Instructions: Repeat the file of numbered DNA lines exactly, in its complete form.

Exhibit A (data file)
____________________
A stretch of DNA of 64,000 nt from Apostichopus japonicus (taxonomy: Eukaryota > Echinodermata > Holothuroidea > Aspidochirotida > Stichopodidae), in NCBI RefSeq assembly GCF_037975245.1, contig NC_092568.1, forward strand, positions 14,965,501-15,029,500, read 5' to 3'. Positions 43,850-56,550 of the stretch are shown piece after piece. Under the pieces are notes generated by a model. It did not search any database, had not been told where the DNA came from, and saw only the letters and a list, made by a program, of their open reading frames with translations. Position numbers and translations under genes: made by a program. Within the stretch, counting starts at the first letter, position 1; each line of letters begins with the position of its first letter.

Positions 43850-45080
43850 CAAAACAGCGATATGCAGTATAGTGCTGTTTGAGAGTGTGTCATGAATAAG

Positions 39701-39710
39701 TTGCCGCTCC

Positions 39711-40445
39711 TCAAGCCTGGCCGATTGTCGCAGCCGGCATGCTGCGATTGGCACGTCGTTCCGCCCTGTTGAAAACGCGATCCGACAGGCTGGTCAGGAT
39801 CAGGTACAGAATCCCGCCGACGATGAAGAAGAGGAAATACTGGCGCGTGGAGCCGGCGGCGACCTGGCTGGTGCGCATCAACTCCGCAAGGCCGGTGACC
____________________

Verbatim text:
A stretch of DNA of 64,000 nt from Apostichopus japonicus (taxonomy: Eukaryota > Echinodermata > Holothuroidea > Aspidochirotida > Stichopodidae), in NCBI RefSeq assembly GCF_037975245.1, contig NC_092568.1, forward strand, positions 14,965,501-15,029,500, read 5' to 3'. Positions 43,850-56,550 of the stretch are shown piece after piece. Under the pieces are notes generated by a model. It did not search any database, had not been told where the DNA came from, and saw only the letters and a list, made by a program, of their open reading frames with translations. Position numbers and translations under genes: made by a program. Within the stretch, counting starts at the first letter, position 1; each line of letters begins with the position of its first letter.

Positions 43850-45080
43850 CAAAACAGCGATATGCAGTATAGTGCTGTTTGAGAGTGTGTCATGAATAAG

Positions 39701-39710
39701 TTGCCGCTCC

Positions 39711-40445
39711 TCAAGCCTGGCCGATTGTCGCAGCCGGCATGCTGCGATTGGCACGTCGTTCCGCCCTGTTGAAAACGCGATCCGACAGGCTGGTCAGGAT
39801 CAGGTACAGAATCCCGCCGACGATGAAGAAGAGGAAATACTGGCGCGTGGAGCCGGCGGCGACCTGGCTGGTGCGCATCAACTCCGCAAGGCCGGTGACC